I also expect Utley to get some serious consideration when his career is over. This is not the 1990's (and earlier) version of the BBWAA. By the time he is eligible War will be a topic that a large percentage of the writers will be familiar with, and that will be enough to keep him on the ballot and generate support.
   17. AROM Posted: July 02, 2014 at 01:16 PM (#4741957)
AROM - D'oh! Forgot that Pedroia was on the 2007 Sox too. Still, I don't think he's any more of a lock than Papi or Schilling. Less so, actually, since he's got a lot of career left to be played.


Pedroia's got a good start to a HOF career, but it all depends on how he finishes. His all-around game, as much as it helps the Red Sox, hurts him for the hall. Kind of makes him look like another Whitaker. Career .300 hitter, but his best is .326. Never more than 21 homers, never a 30 steal guy though he stole 20 4 times. He does have an MVP season which includes 213 hits. That will help.

I think Schilling will get in at some point. He probably will not improve his vote percentage this year, as Pedro and Randy take the place of Greg and Tom, keeping him down on the list. But once those guys get in, it's just him battling Smoltz and Mussina for recognition as best pitcher on the ballot (non Clemens division).

Ortiz - I won't go there. Every aspect has been covered in long BTF threads.

   18. Booey Posted: July 02, 2014 at 01:18 PM (#4741960)
Schilling will go in, it might take a few years for the backlog to clear up, but he'll go in, and as people around here like to talk about, Papi will also probably go in.


I'm less confident about this than most. Schilling has a lot of ground to make up and the ballot doesn't look like it's going to clear up any time soon. Also, 216 wins and no CYA's isn't helping, especially compared to some super contemporaries like Maddux, Glavine, Johnson, Pedro, etc. Hi numbers are similar to Kevin Browns. I suspect Mussina will have a tough road too.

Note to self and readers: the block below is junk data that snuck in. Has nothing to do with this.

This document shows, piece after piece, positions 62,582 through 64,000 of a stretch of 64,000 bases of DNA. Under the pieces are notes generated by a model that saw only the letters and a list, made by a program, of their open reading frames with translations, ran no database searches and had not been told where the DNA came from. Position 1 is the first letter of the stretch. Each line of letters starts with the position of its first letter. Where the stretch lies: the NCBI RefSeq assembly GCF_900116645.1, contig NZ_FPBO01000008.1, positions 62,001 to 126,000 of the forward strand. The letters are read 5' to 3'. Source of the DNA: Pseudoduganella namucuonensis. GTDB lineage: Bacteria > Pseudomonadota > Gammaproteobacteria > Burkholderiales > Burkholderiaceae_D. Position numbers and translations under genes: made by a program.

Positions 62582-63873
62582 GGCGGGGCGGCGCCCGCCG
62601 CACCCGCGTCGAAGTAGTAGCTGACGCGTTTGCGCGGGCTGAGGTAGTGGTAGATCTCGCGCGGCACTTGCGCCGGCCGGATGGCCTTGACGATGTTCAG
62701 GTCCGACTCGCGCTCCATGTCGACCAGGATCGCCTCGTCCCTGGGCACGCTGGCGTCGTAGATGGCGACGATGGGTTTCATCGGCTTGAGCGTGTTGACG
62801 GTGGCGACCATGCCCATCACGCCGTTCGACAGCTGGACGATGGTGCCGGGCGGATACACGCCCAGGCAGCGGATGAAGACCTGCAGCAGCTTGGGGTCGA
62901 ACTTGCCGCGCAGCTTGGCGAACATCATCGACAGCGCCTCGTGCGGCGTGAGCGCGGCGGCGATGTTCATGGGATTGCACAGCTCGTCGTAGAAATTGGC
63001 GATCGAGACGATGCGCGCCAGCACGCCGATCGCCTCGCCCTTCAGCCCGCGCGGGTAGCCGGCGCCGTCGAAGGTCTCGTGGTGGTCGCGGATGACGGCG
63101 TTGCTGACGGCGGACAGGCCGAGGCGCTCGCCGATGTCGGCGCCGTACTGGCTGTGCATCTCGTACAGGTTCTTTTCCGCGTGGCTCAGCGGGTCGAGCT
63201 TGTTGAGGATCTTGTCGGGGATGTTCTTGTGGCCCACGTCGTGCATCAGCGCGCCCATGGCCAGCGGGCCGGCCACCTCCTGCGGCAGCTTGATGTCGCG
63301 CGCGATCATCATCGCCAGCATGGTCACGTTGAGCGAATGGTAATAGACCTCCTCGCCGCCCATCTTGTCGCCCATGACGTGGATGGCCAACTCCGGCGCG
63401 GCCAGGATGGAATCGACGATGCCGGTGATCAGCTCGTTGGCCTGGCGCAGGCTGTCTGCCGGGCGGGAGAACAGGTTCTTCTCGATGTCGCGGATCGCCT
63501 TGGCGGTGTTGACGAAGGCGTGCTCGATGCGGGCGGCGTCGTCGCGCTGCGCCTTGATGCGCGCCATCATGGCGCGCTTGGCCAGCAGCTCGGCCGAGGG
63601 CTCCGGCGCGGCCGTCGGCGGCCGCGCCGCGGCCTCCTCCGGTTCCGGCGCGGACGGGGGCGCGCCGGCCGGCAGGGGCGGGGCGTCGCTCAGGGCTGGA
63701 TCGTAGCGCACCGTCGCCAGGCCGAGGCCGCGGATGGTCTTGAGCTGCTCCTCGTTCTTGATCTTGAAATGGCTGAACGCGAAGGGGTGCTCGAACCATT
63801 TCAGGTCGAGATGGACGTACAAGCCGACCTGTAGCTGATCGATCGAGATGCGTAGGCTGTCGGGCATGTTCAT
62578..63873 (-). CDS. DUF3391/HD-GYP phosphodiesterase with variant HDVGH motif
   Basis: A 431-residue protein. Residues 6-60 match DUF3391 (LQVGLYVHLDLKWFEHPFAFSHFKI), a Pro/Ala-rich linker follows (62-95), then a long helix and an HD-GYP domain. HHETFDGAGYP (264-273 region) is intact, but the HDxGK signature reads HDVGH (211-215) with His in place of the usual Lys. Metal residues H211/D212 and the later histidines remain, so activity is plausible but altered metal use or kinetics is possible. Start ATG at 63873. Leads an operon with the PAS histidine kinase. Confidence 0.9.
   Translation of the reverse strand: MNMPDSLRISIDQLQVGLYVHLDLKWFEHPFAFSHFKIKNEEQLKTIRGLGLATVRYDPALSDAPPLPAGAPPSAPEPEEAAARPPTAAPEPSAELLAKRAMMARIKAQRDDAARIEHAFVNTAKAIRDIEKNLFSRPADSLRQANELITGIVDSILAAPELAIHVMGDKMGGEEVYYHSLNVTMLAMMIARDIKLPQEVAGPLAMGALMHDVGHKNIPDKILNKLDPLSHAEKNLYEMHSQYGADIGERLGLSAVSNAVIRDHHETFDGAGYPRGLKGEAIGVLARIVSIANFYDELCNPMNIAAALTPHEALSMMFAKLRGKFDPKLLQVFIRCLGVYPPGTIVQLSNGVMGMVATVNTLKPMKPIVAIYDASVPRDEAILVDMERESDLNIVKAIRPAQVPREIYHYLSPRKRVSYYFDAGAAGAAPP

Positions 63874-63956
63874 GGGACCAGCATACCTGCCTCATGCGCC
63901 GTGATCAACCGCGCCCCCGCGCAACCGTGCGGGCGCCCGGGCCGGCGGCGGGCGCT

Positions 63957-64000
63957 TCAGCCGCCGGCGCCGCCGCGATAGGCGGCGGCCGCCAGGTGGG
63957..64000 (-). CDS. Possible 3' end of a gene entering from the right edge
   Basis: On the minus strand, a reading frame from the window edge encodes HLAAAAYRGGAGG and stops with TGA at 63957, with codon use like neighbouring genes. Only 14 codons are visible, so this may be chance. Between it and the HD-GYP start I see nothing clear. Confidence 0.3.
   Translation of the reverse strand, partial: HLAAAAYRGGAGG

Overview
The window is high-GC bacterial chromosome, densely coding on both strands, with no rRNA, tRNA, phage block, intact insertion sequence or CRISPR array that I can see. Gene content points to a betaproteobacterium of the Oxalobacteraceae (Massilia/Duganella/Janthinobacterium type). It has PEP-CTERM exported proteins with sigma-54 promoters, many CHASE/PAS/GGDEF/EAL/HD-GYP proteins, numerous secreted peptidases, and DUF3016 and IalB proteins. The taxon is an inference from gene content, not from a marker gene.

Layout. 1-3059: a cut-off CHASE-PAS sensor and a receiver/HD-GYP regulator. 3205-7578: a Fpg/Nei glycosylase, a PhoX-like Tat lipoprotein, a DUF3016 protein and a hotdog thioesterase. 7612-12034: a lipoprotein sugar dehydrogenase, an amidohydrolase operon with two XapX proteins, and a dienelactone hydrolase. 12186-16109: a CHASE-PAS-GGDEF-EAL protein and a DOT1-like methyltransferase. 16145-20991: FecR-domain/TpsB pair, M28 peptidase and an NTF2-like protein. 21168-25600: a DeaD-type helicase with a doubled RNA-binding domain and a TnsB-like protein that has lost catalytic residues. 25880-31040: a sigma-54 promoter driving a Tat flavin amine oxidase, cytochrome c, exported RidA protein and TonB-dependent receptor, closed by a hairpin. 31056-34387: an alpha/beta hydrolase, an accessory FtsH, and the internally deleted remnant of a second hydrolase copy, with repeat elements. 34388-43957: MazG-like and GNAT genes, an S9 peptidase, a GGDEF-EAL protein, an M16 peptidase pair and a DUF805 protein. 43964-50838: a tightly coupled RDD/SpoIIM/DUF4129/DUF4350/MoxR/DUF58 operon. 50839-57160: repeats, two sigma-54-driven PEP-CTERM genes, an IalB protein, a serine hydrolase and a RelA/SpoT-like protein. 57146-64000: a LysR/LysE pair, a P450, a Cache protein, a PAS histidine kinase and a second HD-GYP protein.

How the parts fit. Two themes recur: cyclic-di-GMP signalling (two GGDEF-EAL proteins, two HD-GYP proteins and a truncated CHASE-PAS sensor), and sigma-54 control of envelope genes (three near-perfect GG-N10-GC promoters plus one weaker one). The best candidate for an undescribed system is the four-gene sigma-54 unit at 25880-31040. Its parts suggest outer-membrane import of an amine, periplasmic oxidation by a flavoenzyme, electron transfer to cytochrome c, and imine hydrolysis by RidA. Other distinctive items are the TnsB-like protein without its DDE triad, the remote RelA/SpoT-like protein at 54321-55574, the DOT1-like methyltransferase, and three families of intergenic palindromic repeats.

As for Papi, I think people are way too confident that 75% of the voters will be willing to ignore the roids just this one time.
   19. Astroenteritis Posted: July 02, 2014 at 01:29 PM (#4741971)
Whitaker, 57

Well that's depressing. I'm ####### old.


No kidding. I'm a year younger than Lou, though!

Loved watching those guys play; can't believe the bit about Kaline being the last HOFer to play in a game for DET. That's amazing.
   20. cardsfanboy Posted: July 02, 2014 at 01:59 PM (#4741998)
I'm less confident about this than most. Schilling has a lot of ground to make up and the ballot doesn't look like it's going to clear up any time soon. Also, 216 wins and no CYA's isn't helping, especially compared to some super contemporaries like Maddux, Glavine, Johnson, Pedro, etc. Hi numbers are similar to Kevin Browns. I suspect Mussina will have a tough road too.


Schilling started out with 38% of the vote, Jack Morris started out with 22%(and didn't break 35% until his sixth year on the ballot). There is plenty of time for him to gain ground, and I fully expect him to go in by the tenth year on the ballot. Crowded ballot is hurting him now, but it clears up eventually(to an extent).

His numbers are comparable to Kevin Brown, and also Smoltz...Smoltz is going in. Brown got shafted because of a small roid rumor, and he's a full blown a-hole. Schilling is adored by the press(even if he's less than a pleasant person to be around) has the clutch numbers similar to Ortiz(without the 6 or so post season chokes that Ortiz has on his resume and his chokes are bloody sockable) barring a scandal, Schilling will go in on the writers watch.
   21. AROM Posted: July 02, 2014 at 02:03 PM (#4742000)
Loved watching those guys play; can't believe the bit about Kaline being the last HOFer to play in a game for DET. That's amazing.


That is amazing, that none of the HOFers since then didn't at least play a year in Detroit. If the vets don't solve it, it could be someone not generally associated with the Tigers who played there for a few years. Gary Sheffield or Pudge Rodriguez.

Or else just wait for Miguel Cabrera in 15 years.
   22. AROM Posted: July 02, 2014 at 02:06 PM (#4742002)
Angels don't have a HOF member wearing their hat, but in the same timespan can at least say these guys played for them: